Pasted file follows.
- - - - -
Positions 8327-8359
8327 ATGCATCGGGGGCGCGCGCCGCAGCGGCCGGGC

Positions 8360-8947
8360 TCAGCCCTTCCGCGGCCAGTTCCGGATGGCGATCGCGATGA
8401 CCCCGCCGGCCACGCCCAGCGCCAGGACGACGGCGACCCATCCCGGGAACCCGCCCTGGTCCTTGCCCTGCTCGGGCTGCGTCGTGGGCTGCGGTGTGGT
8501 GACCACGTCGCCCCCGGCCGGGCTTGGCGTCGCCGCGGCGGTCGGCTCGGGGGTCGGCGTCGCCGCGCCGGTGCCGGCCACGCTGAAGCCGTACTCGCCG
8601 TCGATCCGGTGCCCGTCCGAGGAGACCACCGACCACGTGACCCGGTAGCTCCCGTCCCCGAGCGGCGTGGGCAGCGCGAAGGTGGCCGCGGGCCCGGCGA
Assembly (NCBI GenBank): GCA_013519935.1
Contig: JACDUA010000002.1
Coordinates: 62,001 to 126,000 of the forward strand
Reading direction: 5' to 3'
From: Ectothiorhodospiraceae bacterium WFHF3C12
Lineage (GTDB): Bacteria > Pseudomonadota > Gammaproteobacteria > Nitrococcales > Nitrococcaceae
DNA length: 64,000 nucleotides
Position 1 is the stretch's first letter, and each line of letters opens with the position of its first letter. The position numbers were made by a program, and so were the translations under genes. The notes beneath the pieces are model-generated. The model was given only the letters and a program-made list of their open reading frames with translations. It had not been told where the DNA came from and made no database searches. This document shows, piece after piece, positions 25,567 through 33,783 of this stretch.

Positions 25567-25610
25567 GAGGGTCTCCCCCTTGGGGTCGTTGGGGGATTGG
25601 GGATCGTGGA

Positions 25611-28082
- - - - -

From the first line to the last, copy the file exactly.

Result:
Positions 8327-8359
8327 ATGCATCGGGGGCGCGCGCCGCAGCGGCCGGGC

Positions 8360-8947
8360 TCAGCCCTTCCGCGGCCAGTTCCGGATGGCGATCGCGATGA
8401 CCCCGCCGGCCACGCCCAGCGCCAGGACGACGGCGACCCATCCCGGGAACCCGCCCTGGTCCTTGCCCTGCTCGGGCTGCGTCGTGGGCTGCGGTGTGGT
8501 GACCACGTCGCCCCCGGCCGGGCTTGGCGTCGCCGCGGCGGTCGGCTCGGGGGTCGGCGTCGCCGCGCCGGTGCCGGCCACGCTGAAGCCGTACTCGCCG
8601 TCGATCCGGTGCCCGTCCGAGGAGACCACCGACCACGTGACCCGGTAGCTCCCGTCCCCGAGCGGCGTGGGCAGCGCGAAGGTGGCCGCGGGCCCGGCGA
Assembly (NCBI GenBank): GCA_013519935.1
Contig: JACDUA010000002.1
Coordinates: 62,001 to 126,000 of the forward strand
Reading direction: 5' to 3'
From: Ectothiorhodospiraceae bacterium WFHF3C12
Lineage (GTDB): Bacteria > Pseudomonadota > Gammaproteobacteria > Nitrococcales > Nitrococcaceae
DNA length: 64,000 nucleotides
Position 1 is the stretch's first letter, and each line of letters opens with the position of its first letter. The position numbers were made by a program, and so were the translations under genes. The notes beneath the pieces are model-generated. The model was given only the letters and a program-made list of their open reading frames with translations. It had not been told where the DNA came from and made no database searches. This document shows, piece after piece, positions 25,567 through 33,783 of this stretch.

Positions 25567-25610
25567 GAGGGTCTCCCCCTTGGGGTCGTTGGGGGATTGG
25601 GGATCGTGGA

Positions 25611-28082